In 2018, the Prague National Gallery held a retrospective to commemorate the 50thAnniversary of the 1968 Warsaw Pact invasion. Jiří Kolář: Grimace of the Century concentrated on a selection of Kolář’s artworks connected with his poetry. According to Milena Kalinovská, Director of the modern and contemporary art collection, ‘this illuminated the unorthodox way in which he formulated his commentary on the world’. Kolář’s influence continues to be felt by conceptual artists, but surrealists and pop artists lay claim to him too. His Diary 1968was a major part of the display – a series of 66 collages covering the dramatic events of that year. Works were selected to illustrate his importance as an intellectual and poet, driven by strong political and moral messages.
Kolář was born into a working class family in Protivín in 1914. An introduction to poetry at sixteen led him to travel to Prague, where he published his poetry. Living through the turbulence of the early twentieth century, in 1948 after the Czechoslovak communist coup d’état, he joined the party. But he quit his membership after less than a year with a growing realisation of the government’s imposition of the Great Oppression. His anthology published underground in 1950, Prometheus Liver, spoke of a life renewed at the cost of constant suffering – reflecting the executions of poets and government political opponents in the same year. When Kolář’s manuscript was found by the authorities in 1952, it led to his arrest. For nine months he was interrogated and imprisoned until 1953. He was fortunate, for in that year both Stalin and the first General Secretary of the Czechoslovak Communist Party, Klement Gottwald, died. In an amnesty declared by Gottwald’s successor Antonín Novotný, Kolář was released.
Kalinovská revealed ’Prometheus is poetry that’s immersed in everyday language dipping into a vulgar underworld. It makes for painful reading’. It was officially published after the Velvet Revolution of 1989. Kolář was greatly inspired by the satire, prophesy and abrupt changes in speech of both T. S. Elliot and Beckett. During communism, his work implies, language was destroyed. Kolář’s 1966 diary consisted of 66 images. At first, he created one page per week – the rest of the pages emerged in the most in intense part of the year. After 21 August, he created up to four per week. An influence on Václav Havel, Kolář was a signatory of Charter 77. His global reputation – in 1975 he was invited to the Guggenheim – kept him safe from arrest as he was too well known.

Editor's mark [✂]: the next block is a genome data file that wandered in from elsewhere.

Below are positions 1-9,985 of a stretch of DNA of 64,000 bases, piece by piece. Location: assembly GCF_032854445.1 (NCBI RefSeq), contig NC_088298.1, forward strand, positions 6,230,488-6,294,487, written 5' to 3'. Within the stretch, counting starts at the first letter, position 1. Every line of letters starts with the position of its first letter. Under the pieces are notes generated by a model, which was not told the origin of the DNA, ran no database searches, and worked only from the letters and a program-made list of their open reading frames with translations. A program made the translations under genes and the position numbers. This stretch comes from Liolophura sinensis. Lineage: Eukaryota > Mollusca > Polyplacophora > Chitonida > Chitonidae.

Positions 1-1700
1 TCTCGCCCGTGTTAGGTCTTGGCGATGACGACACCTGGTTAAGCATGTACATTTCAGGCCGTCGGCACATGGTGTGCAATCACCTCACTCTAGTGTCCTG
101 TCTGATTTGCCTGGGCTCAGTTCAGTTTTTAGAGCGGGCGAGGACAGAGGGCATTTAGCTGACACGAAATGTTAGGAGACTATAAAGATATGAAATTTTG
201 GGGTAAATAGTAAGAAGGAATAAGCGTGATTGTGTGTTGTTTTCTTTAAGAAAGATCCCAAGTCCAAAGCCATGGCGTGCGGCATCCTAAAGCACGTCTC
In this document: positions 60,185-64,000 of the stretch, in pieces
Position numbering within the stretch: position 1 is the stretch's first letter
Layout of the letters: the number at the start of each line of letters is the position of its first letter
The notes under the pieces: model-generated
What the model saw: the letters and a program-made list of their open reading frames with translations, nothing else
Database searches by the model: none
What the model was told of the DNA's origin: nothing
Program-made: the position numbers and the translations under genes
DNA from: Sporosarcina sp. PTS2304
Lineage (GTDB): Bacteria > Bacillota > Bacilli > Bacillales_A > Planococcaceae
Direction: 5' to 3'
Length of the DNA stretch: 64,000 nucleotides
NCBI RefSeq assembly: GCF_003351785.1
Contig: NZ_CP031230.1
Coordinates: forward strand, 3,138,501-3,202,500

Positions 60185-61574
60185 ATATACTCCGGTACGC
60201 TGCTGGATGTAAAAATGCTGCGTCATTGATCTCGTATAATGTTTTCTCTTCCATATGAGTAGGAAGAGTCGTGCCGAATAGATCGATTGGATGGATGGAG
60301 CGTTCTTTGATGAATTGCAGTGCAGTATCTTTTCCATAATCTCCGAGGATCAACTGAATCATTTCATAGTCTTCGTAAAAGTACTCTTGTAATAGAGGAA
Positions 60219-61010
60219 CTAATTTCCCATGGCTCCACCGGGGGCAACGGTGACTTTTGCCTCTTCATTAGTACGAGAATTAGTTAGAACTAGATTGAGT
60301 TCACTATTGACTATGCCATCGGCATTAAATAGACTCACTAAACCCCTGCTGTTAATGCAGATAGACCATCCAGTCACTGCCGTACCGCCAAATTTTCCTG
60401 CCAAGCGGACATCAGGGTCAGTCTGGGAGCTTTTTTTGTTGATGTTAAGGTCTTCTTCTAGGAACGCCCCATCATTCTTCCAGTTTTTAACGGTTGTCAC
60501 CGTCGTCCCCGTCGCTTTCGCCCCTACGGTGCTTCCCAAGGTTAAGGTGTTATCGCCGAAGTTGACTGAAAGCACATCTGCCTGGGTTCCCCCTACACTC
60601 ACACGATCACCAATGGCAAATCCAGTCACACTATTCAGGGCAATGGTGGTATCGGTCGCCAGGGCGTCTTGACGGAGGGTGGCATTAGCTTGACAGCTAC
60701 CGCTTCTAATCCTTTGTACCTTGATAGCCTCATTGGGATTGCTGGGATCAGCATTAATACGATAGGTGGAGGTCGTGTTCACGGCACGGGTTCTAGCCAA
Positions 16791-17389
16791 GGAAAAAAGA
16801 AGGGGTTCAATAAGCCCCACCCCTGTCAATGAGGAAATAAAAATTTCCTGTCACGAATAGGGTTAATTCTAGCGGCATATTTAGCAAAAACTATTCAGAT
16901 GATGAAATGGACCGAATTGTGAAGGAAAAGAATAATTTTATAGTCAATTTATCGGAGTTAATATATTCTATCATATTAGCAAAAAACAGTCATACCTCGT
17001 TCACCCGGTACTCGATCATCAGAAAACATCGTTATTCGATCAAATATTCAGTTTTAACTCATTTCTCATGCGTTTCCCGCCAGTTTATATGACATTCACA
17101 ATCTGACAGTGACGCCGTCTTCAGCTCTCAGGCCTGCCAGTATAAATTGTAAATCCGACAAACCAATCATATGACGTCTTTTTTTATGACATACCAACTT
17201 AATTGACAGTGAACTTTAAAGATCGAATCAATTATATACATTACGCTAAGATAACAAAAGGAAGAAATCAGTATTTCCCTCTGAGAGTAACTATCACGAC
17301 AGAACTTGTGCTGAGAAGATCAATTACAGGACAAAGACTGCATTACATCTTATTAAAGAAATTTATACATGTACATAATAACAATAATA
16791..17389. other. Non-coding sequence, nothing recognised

Kolář used a variety of techniques. Putting clippings of newspapers together, he created a story – ‘images to depict what is happening now’. He also used reproduced images from other artists – especially those who challenged or didn’t kowtow to authoritarianism. In his collage Dialogue 1968 he was drawn to Paolo Veronese’s Christ in the House of Levi. Veronese was called to the Inquisition as a heretic as his painting featured dwarfs, dogs and drunken Germans. He was given three months to remove these elements – but he instead changed the title to Feast in the House of Levi. Kolářliked a rebel and, in 1968, he also made a film about Veronese.
In his collage 30 What will tomorrow hold? he used Breughel’s Blind leading the Blind. Breughel created this work to highlight criticism of the so-called ‘Council of Troubles’ established by the government of the Spanish Netherlands, which ordered mass arrests and executions to repress Protestantism and enforce Spanish rule. The analogy to the trials and tribulations of 1968 were not lost on a Czech audience. So, too, in 52 A face for 1969, based on Géricault’s The Raft of Medusa, Czech’s empathised with the feelings of ‘being beaten down without hope’.
Kolář invented all kinds of collage methods. He never used scissors, only a razor to create his images. He trained as a carpenter so he had a good knowledge of different techniques, although he’d mostly use paper. As a consequence, his collages nowadays are sturdy artefacts and make negligible demands on museum conservators.
After living in the USA, Berlin and then Paris, Kolář returned to the Czech Republic in 1997, where he died in 2002 surrounded by friends and his wife. Kalinovská had the good fortune to meet Kolář ten days before his death. Whilst he was clearly physically frail, his mind continued to be fuelled with his passion for art and humanity. With her recollections, Kalinovská’s talk truly offered an inspired exploration of one of the great Czech artists of the post-war avant-garde.
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